The landscape of Venezuela's social conflict has grown even more complicated a week after the failed uprising led by Juan Guaidó. This continued descent into state-sponsored anarchy has only favored armed and criminal groups who act with increasing impunity.
On April 30, a group of soldiers of the Bolivarian National Armed Forces (Fuerza Armada Nacional Bolivariana - FANB) rebelled, led by Juan Guaidó, president of the National Assembly and sworn in as interim president of Venezuela, and Leopoldo López, head of the Voluntad Popular party. One notable figure who joined the rebellion was General Manuel Cristopher Figueroa, the now ex-director of the Bolivarian National Intelligence Service (Servicio Bolivariano de Inteligencia Nacional - SEBIN), the political police charged with persecuting and torturing Maduro's opponents.
The armed rebels progressed along one of the main streets of Caracas, calling on civilians and the security forces alike to join their cause. While this call did not receive the backing it sought, it nevertheless showed a continuing weakening of the military establishment surrounding Maduro.
Repression against demonstrators was swift, with at least five people killed over two days in Caracas and the state of Aragua. Videos circulated on social media showed that clashes involved "colectivos" (paramilitary groups linked to Maduro) and agents from the judicial and preventive police forces, who were not known to have taken part in such repression before.
In the days since the uprising, other acts of violence and murders have been carried out by a range of criminal groups, including colectivos, "pranes" (prison gangs) and mega-gangs.
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A shootout near the Simón Bolívar bridge that connects Táchira with Colombia; the murder of an air force general and five other officers in Aragua, seemingly ordered from a prison gang at the Tocorón penitentiary; and a confrontation between rival mega-gangs in the state of Sucre, which left eight dead and 14 injured, top the list of recent incidents.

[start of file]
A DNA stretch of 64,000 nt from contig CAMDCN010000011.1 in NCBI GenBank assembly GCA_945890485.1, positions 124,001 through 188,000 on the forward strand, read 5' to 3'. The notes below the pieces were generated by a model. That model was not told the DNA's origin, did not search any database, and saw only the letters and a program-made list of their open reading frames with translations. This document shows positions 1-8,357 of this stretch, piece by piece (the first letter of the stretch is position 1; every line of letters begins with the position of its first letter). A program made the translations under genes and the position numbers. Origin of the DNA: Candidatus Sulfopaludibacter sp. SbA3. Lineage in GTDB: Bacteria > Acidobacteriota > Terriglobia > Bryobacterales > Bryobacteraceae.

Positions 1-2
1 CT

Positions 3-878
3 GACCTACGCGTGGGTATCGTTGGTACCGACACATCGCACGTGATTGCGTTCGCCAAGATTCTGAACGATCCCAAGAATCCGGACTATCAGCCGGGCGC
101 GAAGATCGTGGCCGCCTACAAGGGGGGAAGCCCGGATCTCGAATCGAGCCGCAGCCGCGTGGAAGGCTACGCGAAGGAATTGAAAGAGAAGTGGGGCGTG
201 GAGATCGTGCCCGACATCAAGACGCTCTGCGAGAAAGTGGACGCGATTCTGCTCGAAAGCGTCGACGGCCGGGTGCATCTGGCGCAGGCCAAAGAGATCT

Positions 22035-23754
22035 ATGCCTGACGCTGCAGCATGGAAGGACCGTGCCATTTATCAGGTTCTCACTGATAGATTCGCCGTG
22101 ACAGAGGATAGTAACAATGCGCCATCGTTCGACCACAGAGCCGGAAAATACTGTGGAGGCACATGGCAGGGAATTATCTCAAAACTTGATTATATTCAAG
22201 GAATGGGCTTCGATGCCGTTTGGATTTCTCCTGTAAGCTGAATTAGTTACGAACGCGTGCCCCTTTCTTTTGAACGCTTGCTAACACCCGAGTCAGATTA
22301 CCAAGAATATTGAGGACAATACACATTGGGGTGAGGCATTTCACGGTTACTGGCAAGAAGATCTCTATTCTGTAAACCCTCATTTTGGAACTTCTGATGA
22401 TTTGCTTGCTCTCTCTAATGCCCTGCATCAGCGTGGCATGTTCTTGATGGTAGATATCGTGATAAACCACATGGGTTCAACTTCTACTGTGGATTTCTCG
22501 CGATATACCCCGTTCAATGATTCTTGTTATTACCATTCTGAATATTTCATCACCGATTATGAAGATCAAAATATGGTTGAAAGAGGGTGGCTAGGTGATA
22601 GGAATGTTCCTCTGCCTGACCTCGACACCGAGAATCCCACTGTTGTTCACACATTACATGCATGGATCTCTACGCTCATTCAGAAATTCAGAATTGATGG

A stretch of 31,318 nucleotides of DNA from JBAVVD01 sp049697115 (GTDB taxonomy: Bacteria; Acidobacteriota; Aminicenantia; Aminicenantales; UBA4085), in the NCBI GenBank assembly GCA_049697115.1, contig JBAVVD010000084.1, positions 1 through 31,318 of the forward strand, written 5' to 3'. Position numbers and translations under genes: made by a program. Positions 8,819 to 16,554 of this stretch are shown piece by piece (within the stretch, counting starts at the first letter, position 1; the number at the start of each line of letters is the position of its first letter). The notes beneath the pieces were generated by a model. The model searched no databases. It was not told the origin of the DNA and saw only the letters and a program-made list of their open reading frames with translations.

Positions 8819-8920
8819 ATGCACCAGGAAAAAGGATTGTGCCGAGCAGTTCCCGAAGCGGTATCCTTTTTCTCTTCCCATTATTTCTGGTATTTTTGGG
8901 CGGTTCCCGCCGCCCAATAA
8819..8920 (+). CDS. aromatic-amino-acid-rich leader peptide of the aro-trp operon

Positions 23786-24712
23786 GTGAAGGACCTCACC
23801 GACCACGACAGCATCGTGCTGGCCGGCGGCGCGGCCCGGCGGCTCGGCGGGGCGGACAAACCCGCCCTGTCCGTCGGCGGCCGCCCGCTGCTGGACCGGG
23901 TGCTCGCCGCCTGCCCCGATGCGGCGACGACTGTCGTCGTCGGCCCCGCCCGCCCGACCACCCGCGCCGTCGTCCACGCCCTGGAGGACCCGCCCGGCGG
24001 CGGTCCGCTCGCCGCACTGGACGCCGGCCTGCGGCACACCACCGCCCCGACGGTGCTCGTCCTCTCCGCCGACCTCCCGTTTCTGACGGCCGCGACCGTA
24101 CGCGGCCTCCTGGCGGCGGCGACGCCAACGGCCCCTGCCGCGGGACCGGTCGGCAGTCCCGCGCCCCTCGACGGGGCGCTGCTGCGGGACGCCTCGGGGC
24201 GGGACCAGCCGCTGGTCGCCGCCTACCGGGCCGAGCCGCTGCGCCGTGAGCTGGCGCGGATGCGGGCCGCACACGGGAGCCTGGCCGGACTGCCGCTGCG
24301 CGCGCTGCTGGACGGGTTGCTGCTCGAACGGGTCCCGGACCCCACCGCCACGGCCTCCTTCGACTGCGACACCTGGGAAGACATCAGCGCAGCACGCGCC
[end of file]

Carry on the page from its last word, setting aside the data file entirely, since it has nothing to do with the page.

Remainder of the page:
Nobody has been arrested or charged in relation to these incidents. Criminal groups continue to enjoy almost unlimited impunity while Maduro has only intensified the repression and persecution of his opponents.
InSight Crime Analysis
The failed attempt to overthrow Maduro has exposed something more dangerous than the president losing control of the military: how Venezuela could descend into armed civil conflict and the role criminal groups could play in such violence.
Venezuela is already the most violent country in the region, with a rate of 81.4 homicides per 100,000 inhabitants, and one of the most dangerous in the world. However, the role of armed groups and criminal organizations has begun to blur with state functions, and violence is rising steadily as a a consequence.
"While the FANB has been weakened, criminal groups have been strengthened. Nobody is going after them or accusing them of anything. They have immunity, they are above the law. They exercise territorial control," Venezuelan security expert Alberto Ray told InSight Crime.
Members of armed groups who robbed and attacked members of the public in the state of Lara were detained by security forces but immediately released. Worse, the police officers who arrested them were subsequently sanctioned and dismissed from their jobs by regional officials close to Maduro.
"We are seeing the privatization of spaces [traditionally occupied by the state] to criminal groups, without security forces and the military doing anything about it," said Ray.
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The colectivos, present nationwide, are paid off to "defend the Revolution" but have also essentially been given carte blanche to develop criminal economies.
Colombian guerrilla groups, such as the National Liberation Army (Ejército de Liberación Nacional - ELN) and the dissidents of the Revolutionary Armed Forces of Colombia (Fuerzas Armadas Revolucionarias de Colombia - FARC), are now present in over half of Venezuela, finding a safe haven and a staunch ally in Maduro.
This panorama is completed by the dysfunctional actions of the security forces, as the Venezuelan army has trained ELN guerrillas to launch high-powered missiles, according to Bloomberg.